Master data management (MDM) is not a new idea, but the concept of enhanced reporting and analytics for improved business insights continues to gain strength.
By submitting your email address, you agree to receive emails regarding relevant topic offers from TechTarget and its partners. You can withdraw your consent at any time. Contact TechTarget at 275 Grove Street, Newton, MA.
Many organisations have made significant investments in master data, reporting and analytics to improve their knowledge of customers, reposition their products in the market, drive more profitable sales, better manage their resources, and, ultimately, deliver better financial performance.
This interest and investment in master data management is taking place as shared services organisations are placed under increasing pressure to provide a higher level of service – particularly those that can deliver more strategic value for the business.
Those that have evolved their shared services to deliver integrated business services (IBS) are often then able to deliver higher-value services on an enterprise-wide basis in a consistent, high-quality and cost-competitive manner.
Enterprise-wide master data, reporting and analytics function
These two concepts – integrated business services (IBS) and master data management (MDM) – can, when properly aligned, create an enterprise-wide master data, reporting and analytics capability. Such a capability can support, not only individual business units, but the entire organisation, as it uses data to outmanoeuvre and outperform its competition.
IBS and MDM can, when properly aligned, create an enterprise-wide master data, reporting and analytics capability
While efficiencies in people, processes and technology could build a convincing business case for providing master data, reporting and analytics capabilities as a service within the IBS organisation, even greater value may come from the insight such an arrangement can deliver.
Organisations can achieve dramatic benefits by implementing a cross-functional and/or cross-unit master data, reporting and analytics capability.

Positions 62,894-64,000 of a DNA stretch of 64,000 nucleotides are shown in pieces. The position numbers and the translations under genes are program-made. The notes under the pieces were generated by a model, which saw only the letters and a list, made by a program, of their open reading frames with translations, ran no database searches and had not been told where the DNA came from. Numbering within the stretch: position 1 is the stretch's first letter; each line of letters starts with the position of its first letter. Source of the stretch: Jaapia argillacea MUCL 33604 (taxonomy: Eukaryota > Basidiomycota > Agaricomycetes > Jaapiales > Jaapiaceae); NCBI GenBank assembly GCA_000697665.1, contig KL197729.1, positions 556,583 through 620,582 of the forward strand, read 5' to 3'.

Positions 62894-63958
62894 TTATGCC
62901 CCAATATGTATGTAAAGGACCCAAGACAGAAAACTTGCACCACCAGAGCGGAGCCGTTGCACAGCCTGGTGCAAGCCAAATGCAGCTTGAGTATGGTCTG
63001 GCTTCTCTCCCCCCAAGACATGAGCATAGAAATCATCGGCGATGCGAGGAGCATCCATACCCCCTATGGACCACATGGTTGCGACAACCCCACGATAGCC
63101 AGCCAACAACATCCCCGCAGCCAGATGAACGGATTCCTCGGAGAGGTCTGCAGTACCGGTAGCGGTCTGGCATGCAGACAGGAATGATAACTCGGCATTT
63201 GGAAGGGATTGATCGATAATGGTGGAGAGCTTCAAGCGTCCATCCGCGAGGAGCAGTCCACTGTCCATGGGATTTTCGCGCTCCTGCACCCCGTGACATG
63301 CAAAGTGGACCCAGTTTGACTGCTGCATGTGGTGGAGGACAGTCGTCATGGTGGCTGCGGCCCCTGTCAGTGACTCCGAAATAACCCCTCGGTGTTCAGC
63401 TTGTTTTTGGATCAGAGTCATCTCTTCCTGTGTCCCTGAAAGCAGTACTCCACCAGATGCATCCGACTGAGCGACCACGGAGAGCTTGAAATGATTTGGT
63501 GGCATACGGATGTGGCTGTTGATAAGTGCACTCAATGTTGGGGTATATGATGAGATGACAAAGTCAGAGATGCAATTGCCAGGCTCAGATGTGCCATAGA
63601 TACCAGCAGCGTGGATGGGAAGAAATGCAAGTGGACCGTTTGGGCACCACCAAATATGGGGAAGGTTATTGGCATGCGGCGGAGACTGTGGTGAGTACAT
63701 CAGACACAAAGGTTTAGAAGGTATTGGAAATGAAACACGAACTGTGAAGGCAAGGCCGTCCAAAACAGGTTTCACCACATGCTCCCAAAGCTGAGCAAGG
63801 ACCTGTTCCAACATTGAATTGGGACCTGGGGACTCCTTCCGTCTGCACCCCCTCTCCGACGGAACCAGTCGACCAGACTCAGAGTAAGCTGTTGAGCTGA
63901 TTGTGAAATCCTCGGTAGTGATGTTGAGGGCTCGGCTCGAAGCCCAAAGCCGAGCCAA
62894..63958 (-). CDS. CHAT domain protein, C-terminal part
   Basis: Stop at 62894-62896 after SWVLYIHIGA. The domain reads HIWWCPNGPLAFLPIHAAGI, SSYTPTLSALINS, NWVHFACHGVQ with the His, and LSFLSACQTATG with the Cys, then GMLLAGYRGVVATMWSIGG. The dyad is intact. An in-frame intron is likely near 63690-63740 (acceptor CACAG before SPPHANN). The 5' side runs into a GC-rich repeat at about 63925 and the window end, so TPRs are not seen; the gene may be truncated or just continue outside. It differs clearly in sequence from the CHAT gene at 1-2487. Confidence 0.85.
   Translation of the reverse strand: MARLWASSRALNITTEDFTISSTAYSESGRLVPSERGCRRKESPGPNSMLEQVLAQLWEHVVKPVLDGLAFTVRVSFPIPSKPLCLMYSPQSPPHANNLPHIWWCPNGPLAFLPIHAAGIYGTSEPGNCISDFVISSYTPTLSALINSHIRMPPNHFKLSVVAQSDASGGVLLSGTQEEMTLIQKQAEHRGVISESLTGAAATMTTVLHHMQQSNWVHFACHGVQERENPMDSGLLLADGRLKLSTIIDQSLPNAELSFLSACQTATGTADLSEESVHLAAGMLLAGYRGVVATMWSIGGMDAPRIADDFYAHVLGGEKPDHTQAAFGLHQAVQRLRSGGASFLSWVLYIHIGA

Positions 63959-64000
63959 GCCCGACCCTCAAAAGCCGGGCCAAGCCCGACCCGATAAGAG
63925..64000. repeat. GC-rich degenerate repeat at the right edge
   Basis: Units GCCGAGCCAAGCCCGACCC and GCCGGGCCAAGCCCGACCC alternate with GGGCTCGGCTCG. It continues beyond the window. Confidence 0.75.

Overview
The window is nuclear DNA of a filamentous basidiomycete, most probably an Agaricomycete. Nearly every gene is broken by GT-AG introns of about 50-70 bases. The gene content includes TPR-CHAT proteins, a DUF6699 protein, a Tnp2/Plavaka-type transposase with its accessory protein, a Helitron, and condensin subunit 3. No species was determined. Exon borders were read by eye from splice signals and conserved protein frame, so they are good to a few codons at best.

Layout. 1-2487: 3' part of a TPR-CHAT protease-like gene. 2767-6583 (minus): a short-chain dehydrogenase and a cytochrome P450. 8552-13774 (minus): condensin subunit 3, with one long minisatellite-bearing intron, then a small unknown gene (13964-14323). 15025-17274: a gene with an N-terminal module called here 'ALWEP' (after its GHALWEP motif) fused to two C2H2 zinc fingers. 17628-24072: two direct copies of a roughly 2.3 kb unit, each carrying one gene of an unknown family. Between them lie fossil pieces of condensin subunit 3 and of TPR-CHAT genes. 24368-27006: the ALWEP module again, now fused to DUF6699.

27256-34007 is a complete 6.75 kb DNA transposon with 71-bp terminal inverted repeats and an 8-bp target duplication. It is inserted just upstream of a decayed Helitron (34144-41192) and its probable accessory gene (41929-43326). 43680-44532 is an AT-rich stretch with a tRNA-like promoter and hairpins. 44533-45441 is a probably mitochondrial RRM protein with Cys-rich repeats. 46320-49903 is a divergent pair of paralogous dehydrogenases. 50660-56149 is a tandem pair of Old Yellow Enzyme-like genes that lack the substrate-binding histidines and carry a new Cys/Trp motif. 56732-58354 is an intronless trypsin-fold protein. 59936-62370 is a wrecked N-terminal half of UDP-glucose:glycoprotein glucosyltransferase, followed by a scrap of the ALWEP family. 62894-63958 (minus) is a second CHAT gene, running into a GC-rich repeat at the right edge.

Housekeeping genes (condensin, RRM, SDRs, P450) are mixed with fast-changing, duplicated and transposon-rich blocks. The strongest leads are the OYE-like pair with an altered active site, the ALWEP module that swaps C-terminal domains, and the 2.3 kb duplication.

A national retail chain, for example, implemented such a capability across finance, operations, human resources and supply chain functions. As a result, the company obtained metrics and insight down to the individual store level, with actionable information that could be used to grow revenues and improve operating income. Benefits included inventory reductions, improved staff retention, better compliance and increased customer satisfaction.
Rogue business unit master data
Even with a strong corporate governance structure, an enterprise can face a high risk of data quality problems when functions and business units develop their own master data, reporting and analytics capabilities. When different business units maintain control over how they use and report on information, they may present data that reflects their own business unit in the most favourable manner, using unique formats or views, non-standard time periods, revised data definitions or other methods.
Such approaches may help the units in the short term, but then spend time proving the underlying data and analytics to corporate, while corporate decision-makers struggle with disparate data presentations that can lead to different conclusions.
More on enterprise MDM
Establishing master data, analytics and reporting as a service within the IBS organisation can mean that governance and management of data across the organisation falls under the responsibility of one data owner. Such a streamlined approach can pave the way towards creating “one version of the truth” – still the gold standard for corporate data management.
In the IBS model, there is central responsibility for maintaining data consistency across the organisation and for gaining cross-functional agreement before changes are made.
Such clear ownership can help guard against the proliferation of multiple data sources across a company. Because IBS is designed to impose accountability, it can provide considerable incentives to maintain established standards, promoting an environment in which individuals involved in the set-up and maintenance of master data elements are educated in the proper use of such elements.
The IBS model can also help centralise data quality management, contributing to a reduction in the number of ad hoc reports a company produces and a common data view for all who use it. Common, shared reports with key measures from multiple functions can enable better decision-making.
Organisations continue to focus on developing data-driven business insight. Embedding the master data, reporting and analytics capability within an IBS structure can enable companies to make uniform data governance, quality and standards available to the entire organisation. This can help drive efficiencies, improve processes and encourage innovation.
Critically, it can push the organisation towards sharing the elusive “one version of the truth” across business units and functions. When this unified version of high-quality data is combined with third-party data, it can become the foundation for new insights and new avenues for higher performance.
About the authors
Image (top): George Doyle/Thinkstock